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    Quote Originally Posted by teddy bear View Post
    Coil temperature/dehumidification has more to do with the amount of air flowing through a coil than the size of the coil. Slowing the air flow allows any sized coil to get colder and remove more moisture. The lower limit is avoid freezing the coil. The highest efficiency dehumidifcation have large evaporator coils with low air flow. If you are unable to slow air flow than the smaller coil will remove more moisture. Regards TB
    The larger coil will have lower face velocity given hte larger surface area... BUT I think proportionally the capacity of the system is spread across that larger surface area. The net result... at least with my XL16i, was about a 2-5% lower ratio of latent to sensible capacity. Not a big difference. But then again, more misture will remain on the coil when idle and reevaporate.

  7. #7
    Join Date
    Dec 2006
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    Middle Tennessee
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    *

    Quote Originally Posted by motoguy128 View Post
    The othe problem with a larger coil is that it has more surface to wet, so less moisture will find it was to the drain pan.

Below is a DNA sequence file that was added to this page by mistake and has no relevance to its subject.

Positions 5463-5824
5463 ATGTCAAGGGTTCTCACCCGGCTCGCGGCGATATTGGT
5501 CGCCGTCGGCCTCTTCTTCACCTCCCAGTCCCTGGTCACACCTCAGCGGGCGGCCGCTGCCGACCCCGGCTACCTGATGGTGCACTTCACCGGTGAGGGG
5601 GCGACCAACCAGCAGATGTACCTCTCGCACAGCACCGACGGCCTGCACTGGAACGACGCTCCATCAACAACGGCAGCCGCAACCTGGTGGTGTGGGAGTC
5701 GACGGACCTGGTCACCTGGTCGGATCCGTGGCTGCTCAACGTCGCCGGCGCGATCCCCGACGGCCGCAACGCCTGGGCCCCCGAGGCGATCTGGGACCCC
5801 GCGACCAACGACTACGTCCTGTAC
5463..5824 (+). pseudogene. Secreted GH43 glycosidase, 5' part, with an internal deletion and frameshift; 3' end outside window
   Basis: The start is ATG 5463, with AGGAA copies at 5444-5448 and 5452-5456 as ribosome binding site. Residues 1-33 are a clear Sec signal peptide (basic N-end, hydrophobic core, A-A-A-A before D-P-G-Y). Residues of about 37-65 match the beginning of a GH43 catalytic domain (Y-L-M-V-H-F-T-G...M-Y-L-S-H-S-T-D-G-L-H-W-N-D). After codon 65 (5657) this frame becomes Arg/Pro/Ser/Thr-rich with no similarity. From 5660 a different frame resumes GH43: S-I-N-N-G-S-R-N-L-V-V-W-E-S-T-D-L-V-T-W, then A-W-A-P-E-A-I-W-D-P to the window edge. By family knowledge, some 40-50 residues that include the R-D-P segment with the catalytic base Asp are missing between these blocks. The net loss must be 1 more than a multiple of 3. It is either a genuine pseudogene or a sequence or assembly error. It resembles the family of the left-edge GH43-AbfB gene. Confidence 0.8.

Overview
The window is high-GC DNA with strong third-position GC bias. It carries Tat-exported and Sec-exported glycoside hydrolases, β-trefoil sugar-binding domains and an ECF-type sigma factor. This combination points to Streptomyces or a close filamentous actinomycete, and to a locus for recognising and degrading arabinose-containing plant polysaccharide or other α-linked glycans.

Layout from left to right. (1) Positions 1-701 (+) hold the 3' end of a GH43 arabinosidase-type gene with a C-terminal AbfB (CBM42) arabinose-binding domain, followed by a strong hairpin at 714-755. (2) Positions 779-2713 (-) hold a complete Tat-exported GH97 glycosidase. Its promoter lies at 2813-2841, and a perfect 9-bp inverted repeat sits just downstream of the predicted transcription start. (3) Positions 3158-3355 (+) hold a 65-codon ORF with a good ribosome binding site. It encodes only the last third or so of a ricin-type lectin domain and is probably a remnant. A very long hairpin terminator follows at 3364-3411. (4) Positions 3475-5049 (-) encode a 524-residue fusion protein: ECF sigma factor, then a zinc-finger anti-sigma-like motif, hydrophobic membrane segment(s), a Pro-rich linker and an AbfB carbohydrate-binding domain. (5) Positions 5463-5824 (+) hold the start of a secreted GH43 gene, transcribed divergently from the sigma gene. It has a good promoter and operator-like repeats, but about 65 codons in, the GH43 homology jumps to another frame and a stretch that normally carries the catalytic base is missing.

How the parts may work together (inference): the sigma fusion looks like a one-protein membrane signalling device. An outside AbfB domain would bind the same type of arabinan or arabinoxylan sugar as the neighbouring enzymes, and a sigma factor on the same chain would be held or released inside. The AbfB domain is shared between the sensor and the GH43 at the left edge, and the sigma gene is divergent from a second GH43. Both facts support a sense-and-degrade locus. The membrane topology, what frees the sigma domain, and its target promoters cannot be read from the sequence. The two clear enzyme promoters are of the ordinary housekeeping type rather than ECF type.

good point

    Meaning that more moisture will re-evaporate when the system is idle.
    not really if fan is set to auto

    It woudl be interesting ot compare 2 system side by side with hte sme capacity, air handler, outdoor unit, but a larger coil on one
    yes, it would ne interesting.


    .

  8. #8
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    Jul 2006
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    I used to do that all the time before the vsd came out. Use a txv and suck the moisture out of the air, watch the superheat.
    You sure are cocky for a starving pilgrim.

  9. #9
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    Quote Originally Posted by teddy bear View Post
    Coil temperature/dehumidification has more to do with the amount of air flowing through a coil than the size of the coil. Slowing the air flow allows any sized coil to get colder and remove more moisture. The lower limit is avoid freezing the coil. The highest efficiency dehumidifcation have large evaporator coils with low air flow. If you are unable to slow air flow than the smaller coil will remove more moisture. Regards TB